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POSITIONAL ANALYSIS: DEFENSIVE LINE

An area the Patriots are not in need of immediate help at? Defensive line. But there is the future.

Christian Barmore finished the 2023 season with 8.5 sacks, 13 tackles for loss, and 16 quarterback hits.Danielle Parhizkaran/Globe Staff

The defensive line was the best and most consistent positional grouping on either side of the ball for the Patriots in 2023.

Working in conjunction with edge rushers like Matthew Judon and second-level defenders like Mack Wilson and Jahlani Tavai, linemen did an excellent job of handling their business over the course of a tumultuous season. Christian Barmore emerged as a legitimate Pro Bowl candidate, a three-down talent who was equally adept at playing the run and pass. Davon Godchaux anchored a run defense that was among the best in the league for a sizable portion of the season. As a rookie, Keion White brought some serious thunder at defensive end, while Deatrich Wise Jr. and Lawrence Guy Jr. proved to be solid complementary pieces of the puzzle.

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As a group, the defensive line was most effective at stopping the run. The Patriots were best in the league in terms of yards allowed per rushing attempt at 3.3. (Godchaux would regularly seek out reporters after games to ask how many yards per carry they had allowed.) They yielded 1,584 rushing yards on the season — only three teams had lower totals. In the end, the linemen weren’t the only reason why the run defense was so competitive, but it wasn’t a coincidence.

Bottom line? The Patriots will likely draft with an eye on the future, as Godchaux, Barmore, Wise, and Guy are heading into the last year of their current deals. (An extension for Barmore could come sooner rather than later, which would be a nice reward for an excellent season and a way to free up more cash under the cap.) But of all the areas of need this team needs to address this offseason, the defensive line is at or near the bottom of the list of priorities.

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Currently on the roster: Keion White (1 sack, 3 tackles for loss), Christian Barmore (8.5 sacks, 13 tackles for loss, 16 quarterback hits), Davon Godchaux (24 solo tackles), Lawrence Guy Sr. (16 solo tackles), Jeremiah Pharms Jr., Sam Roberts, Deatrich Wise Jr. (4.5 sacks, 6 quarterback hits), Trysten Hill (practice squad).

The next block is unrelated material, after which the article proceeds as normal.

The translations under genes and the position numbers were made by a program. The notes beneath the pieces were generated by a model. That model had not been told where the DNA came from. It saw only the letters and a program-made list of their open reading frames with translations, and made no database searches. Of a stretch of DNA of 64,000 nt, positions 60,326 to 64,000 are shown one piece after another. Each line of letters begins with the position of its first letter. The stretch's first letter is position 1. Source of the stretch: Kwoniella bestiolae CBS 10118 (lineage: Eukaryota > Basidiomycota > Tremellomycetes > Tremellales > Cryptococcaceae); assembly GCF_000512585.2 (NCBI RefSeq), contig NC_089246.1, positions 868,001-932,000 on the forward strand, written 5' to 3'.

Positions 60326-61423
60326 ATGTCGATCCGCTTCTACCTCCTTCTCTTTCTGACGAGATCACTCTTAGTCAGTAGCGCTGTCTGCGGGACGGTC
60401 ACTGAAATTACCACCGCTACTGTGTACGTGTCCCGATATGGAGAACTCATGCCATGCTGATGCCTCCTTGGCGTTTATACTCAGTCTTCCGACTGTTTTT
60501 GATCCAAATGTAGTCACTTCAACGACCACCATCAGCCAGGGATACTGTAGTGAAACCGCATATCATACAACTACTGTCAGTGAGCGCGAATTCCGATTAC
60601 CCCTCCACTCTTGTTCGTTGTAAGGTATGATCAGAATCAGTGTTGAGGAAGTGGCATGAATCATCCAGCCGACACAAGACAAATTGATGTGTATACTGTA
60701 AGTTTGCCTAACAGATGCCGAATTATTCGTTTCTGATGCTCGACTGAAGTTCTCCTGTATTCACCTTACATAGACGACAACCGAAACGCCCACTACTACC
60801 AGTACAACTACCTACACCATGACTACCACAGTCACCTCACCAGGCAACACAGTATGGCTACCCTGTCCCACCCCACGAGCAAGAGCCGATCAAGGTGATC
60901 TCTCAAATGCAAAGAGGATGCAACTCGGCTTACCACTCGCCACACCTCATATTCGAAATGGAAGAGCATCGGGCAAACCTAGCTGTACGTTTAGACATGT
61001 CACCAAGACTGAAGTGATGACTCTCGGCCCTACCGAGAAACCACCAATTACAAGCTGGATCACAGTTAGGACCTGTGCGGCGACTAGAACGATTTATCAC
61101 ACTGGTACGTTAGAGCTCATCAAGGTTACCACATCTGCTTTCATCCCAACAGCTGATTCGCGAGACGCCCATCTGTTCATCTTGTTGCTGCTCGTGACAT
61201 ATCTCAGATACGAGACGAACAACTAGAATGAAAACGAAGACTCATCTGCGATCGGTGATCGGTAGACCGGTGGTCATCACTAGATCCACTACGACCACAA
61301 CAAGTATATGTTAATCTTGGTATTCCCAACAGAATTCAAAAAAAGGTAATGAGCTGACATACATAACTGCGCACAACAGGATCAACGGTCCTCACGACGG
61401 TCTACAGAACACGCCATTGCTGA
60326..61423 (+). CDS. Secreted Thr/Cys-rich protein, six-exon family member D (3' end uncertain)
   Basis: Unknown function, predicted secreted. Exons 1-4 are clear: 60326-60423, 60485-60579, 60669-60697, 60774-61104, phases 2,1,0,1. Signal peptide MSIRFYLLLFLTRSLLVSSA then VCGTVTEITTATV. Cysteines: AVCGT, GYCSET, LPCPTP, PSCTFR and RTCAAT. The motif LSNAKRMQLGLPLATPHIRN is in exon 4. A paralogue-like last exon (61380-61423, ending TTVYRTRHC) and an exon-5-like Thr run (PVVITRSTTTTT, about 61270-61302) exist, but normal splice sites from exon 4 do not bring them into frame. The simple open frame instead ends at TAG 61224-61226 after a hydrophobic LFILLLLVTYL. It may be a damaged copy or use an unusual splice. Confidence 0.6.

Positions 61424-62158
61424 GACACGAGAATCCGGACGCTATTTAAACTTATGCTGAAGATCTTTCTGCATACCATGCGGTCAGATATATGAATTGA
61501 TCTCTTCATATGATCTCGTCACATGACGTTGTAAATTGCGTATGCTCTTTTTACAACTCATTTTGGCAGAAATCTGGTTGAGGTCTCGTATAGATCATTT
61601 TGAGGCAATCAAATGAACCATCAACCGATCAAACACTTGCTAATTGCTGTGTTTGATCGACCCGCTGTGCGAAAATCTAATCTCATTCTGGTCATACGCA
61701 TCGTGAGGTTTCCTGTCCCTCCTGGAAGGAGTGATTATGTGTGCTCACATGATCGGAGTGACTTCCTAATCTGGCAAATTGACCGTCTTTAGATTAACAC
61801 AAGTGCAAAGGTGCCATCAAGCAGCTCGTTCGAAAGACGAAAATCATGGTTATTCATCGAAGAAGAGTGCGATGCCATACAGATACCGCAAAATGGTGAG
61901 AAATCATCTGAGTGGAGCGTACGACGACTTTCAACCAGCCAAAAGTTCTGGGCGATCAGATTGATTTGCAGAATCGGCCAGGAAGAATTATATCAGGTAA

Notable free agents (pending franchise tag assignments)

Chris Jones is the best of the bunch, but he’s likely either going to return to the Chiefs or demand what might be the top contract on the market. A premier interior pass rusher, he’s a disruptive presence who can change the game by himself. Justin Madubuike will reportedly get the franchise tag from the Ravens, who would like to be able to ultimately work something out long term with the 26-year-old who landed Defensive Player of the Year votes.

Chris Jones got to NFL MVP Lamar Jackson when the Chiefs beat the Ravens in the AFC Championship game.Terrance Williams/Associated Press

If this were 10 years ago, Calais Campbell or Fletcher Cox would have been a typical Bill Belichick free agent add — the well-respected thirtysomething veteran with just enough left in the tank looking for one last Super Bowl run. (See Tommy Kelly, Andre Carter, etc.) Alas, it’s a different era.

Tier One: Jones (10.5 sacks, 13 tackles for loss, 29 quarterback hits), Madubuike (13 sacks, 12 tackles for loss, 33 quarterback hits), Christian Wilkins (nine sacks, 10 tackles for loss, 23 quarterback hits).

Tier Two: Leonard Williams (5.5 sacks, 10 tackles for loss, 16 quarterback hits), D.J. Reader (20 solo tackles, 2 tackles for loss, 7 quarterback hits), Sheldon Rankins (6 sacks, 29 solo tackles, 9 tackles for loss, 10 quarterback hits), Cox (5 sacks, 17 quarterback hits), Campbell (6.5 sacks, 10 tackles for loss, 17 quarterback hits).

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Draft possibilities

Given their needs and existing depth, it seems unlikely the Patriots would be in the market for any of the top defensive line talent in this year’s draft. But there are two Day 2 possibilities to consider in Kris Jenkins from Michigan and T’Vondre Sweat from Texas.

Kris Jenkins's college career at Michigan ended in a championship.Stacy Revere/Getty

Jenkins (6 foot, 3inches, 305 pounds) was one of the best parts of a very good Michigan defense last season. (The Wolverines finished No. 5 nationally in rush defense and No. 1 in total defense.) He has the genes — his father is former Jets defensive lineman Kris Jenkins — and finished the season with 37 tackles, 4.5 tackles for loss, and 2.5 sacks.

At his best, Sweat (6-4, 362) occasionally resembles a taller version of Vince Wilfork. He’s a massive nose tackle type who can clog the middle with the best of them, all while getting some pass rush up the middle while regularly engaging with double teams (8 tackles for loss, 2 sacks last season).

Day One: Jer’Zhan Newton (Illinois), Darius Robinson (Missouri), Byron Murphy (Texas).

Day Two: Sweat (Texas), Jenkins (Michigan), Leonard Taylor II (Miami), Michael Hall (Ohio State).


Christopher Price can be reached at christopher.price@globe.com. Follow him @cpriceglobe.